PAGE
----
The first step to solving any problem is to recognize that one exists. In this case, that problem is the lack of racial and gender diversity in the financial advisory profession.
This lack of diversity isn’t a mystery. In fact, it’s well known – both in perception and reality. Although we are currently in the middle of Black History Month, this isn’t a conversation that’s limited to the shortest month of the year, nor will it be solved by a singular blog post. However, a problem as far reaching and deep as this one needs us to give it time and attention now – and take steps toward solving it.
For the purposes of this article, it’s important to note that we are looking at racial and gender diversity, which are important but do not make up the full picture of diversity. In reality, a workforce is made up of diversity of thought, sexual orientation, background, residence, age, abilities and more. However, we are just looking to better understand the racial and gender makeup of our profession.
Finding our Benchmark
Before we dive into our profession, let’s first look at the United States as a whole. The U.S. Census Bureau estimates that of the 327 million people in the United States, 76.6 percent are white and 50.8 percent are women.
These percentages can serve as a benchmark for our profession, with the minimum goal being to reflect the diversity of our U.S. population. After all, financial advisors serve the U.S. public, so we should be fairly reflective of the public we serve.
Keep in mind that these numbers are a nationwide look. You should consider your local community, too. If you’re in a more diverse city – or a more diverse section of your city – your firm should reflect that diversity.
Diving into Our Profession
Now, let’s turn our focus to our profession with a look at the Bureau of Labor Statistics, which reports that about 7.5 million people working in the U.S. are classified in the “business and financial operations occupations.” Within that classification, 78.8 percent of the individuals are white and 53.8 percent are women. This would seem to fall into our “fairly reflective” goal, but watch what happens when you look at just financial advisors.
Within business and financial occupations, 537,000 professionals are “personal financial advisors.” That’s where we find our drop in diversity. Of the personal financial planners, just 33.5 percent are women and a staggering 86.3 percent are white. Meanwhile, 13.4 percent of the U.S. population is black or African-American, yet black professionals make up just 5 percent of financial planners.
A Closer Look
The Center for Financial Planning did some very important – and frankly much needed – research on diversity in our profession, releasing the results in May 2018.
The study, which can be found on the CFP® website, consisted of an online survey (quantitative) and in-depth interviews (qualitative) of professionals responsible for recruiting and hiring:
- Black and Latino CFP® professionals
- CFP® professionals who are neither black nor Latino;
- Consumers who work with a financial planner with investable assets or income of $100,000 or more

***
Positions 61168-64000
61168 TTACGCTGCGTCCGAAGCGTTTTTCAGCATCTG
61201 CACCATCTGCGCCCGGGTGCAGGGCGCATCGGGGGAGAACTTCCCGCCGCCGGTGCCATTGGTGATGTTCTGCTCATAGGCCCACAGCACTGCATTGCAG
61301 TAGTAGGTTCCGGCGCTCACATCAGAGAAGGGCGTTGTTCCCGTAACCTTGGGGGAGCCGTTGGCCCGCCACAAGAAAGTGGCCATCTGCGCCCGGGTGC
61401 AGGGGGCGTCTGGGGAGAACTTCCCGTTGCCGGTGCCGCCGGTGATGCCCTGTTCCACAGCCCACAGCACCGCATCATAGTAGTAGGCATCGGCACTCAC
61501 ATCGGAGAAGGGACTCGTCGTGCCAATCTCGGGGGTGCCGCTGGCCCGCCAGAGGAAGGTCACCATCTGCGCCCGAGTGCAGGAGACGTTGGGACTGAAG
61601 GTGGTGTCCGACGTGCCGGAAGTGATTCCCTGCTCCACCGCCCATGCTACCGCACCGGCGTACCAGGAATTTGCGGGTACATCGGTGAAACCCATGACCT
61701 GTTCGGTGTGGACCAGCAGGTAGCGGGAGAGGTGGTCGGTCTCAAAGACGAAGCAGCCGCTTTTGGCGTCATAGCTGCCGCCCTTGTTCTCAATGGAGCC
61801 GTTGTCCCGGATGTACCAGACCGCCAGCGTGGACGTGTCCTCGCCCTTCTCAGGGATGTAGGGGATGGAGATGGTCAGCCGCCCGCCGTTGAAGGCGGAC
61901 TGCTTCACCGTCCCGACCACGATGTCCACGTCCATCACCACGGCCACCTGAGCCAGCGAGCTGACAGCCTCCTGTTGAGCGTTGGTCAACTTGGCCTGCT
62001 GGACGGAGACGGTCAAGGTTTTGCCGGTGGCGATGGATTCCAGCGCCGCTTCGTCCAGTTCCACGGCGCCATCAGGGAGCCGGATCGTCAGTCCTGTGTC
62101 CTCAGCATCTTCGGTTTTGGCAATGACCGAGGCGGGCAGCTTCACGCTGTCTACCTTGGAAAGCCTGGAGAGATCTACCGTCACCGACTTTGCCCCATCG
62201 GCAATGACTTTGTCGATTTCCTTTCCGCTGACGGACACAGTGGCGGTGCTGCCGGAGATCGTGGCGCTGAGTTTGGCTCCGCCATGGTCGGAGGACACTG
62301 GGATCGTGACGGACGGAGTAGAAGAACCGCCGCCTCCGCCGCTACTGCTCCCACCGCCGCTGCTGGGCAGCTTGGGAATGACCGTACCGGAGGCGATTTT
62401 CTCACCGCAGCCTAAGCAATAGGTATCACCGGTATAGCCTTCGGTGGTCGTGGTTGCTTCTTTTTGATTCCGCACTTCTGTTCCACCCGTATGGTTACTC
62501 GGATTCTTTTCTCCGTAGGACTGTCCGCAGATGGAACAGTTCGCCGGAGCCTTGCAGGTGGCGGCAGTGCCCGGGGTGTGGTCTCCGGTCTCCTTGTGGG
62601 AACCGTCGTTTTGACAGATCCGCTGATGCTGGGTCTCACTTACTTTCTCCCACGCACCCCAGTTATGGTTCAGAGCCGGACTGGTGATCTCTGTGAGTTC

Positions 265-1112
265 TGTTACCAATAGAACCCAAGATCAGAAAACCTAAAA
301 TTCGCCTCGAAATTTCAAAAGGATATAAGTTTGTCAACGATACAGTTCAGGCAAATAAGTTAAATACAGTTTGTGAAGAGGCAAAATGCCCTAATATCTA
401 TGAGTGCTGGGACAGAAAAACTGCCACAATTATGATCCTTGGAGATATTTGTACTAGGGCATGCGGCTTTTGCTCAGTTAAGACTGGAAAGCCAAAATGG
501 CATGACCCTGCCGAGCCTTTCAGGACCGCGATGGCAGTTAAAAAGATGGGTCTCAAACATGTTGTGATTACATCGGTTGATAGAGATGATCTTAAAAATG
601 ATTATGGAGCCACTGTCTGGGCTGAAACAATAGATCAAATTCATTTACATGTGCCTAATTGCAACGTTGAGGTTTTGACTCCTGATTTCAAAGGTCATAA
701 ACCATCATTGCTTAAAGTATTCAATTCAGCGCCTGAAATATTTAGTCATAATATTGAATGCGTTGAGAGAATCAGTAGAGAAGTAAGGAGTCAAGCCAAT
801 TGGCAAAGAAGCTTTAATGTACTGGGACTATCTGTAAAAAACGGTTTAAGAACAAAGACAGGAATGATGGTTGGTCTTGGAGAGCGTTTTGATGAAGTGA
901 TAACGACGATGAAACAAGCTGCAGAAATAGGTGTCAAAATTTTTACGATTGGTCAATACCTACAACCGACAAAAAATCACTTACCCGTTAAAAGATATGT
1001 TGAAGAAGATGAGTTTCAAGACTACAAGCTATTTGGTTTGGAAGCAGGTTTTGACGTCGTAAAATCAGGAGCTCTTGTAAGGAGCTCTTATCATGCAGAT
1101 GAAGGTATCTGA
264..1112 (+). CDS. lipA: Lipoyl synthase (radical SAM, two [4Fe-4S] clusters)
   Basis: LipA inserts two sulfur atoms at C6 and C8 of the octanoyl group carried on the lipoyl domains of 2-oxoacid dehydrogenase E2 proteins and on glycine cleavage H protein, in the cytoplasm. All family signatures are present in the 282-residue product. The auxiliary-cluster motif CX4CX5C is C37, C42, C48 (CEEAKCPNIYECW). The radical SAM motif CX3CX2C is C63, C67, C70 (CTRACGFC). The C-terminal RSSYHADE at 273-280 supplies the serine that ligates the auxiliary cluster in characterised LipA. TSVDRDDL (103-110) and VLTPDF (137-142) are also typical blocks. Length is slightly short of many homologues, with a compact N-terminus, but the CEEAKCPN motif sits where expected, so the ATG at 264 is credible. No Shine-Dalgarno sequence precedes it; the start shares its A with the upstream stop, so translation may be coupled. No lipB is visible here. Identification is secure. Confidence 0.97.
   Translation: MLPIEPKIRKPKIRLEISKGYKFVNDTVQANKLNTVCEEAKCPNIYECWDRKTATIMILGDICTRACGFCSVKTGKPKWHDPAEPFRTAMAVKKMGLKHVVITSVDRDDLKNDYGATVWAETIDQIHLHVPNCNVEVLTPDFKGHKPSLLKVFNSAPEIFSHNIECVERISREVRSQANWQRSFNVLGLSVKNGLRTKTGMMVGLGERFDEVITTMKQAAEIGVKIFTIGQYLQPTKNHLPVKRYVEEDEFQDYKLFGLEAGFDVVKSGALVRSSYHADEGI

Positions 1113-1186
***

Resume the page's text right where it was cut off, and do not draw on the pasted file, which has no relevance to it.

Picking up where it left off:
- Black and Latino business professionals and students, age 20-54, open to considering a career in financial planning.
The results of the study shed a light on four main findings:
- A broad acknowledgement that there is a lack of racial diversity among CFP® professionals.
- Survey participants widely believed there is no difference in skill set among white advisors, black advisors and latino advisors.
- The reason behind the racial diversity gap is widely debated.
- Survey respondents were mostly “highly satisfied” in their career regardless of race.
You can learn more about the exact results of the study with this infographic. The main takeaway is that the lack of racial diversity is clear, yet solving the problem is not. Some may point to reasons such as education, mentorship, financial inequalities or even blatant racism, but the fact remains that a problem still exists.
The Future of the Profession
As the great wealth transfer continues, shifting assets from Baby Boomers to younger generations, we will see a greater need for diversity – for reasons both biological and social.
For starters, women outlive men, meaning women will be the first to inherit much of the wealth. That doesn’t mean women prefer or even want a female financial advisor, but it does stress the importance of maintaining a diverse staff.
Now, consider the implications of your firm not being diverse as the racial gap closes. A Brookings study predicts that by 2035, there will be more people of color under the age of 37 than white people. Further, people in the 38 to 54 age gap will be just 52.4 percent white by 2035.
Organizations such as the Association of African-American Financial Advisors are leading the way in encouraging greater representation for minorities in our profession. We can look to them for guidance as we seek to more accurately represent the population we represent.
To start addressing the diversity problem in your firm, ask yourself three questions:
- Does your firm reflect the diversity of your community?
- In what ways may you have unconsciously contributed to the lack of diversity?
- What steps can you take to improve diversity within your firm?
By recognizing the diversity problem now, our profession can take steps toward solving it. Failure to do so could mean your firm risks lacking the diversity required to appeal to the next generation, and thus the holders of future wealth.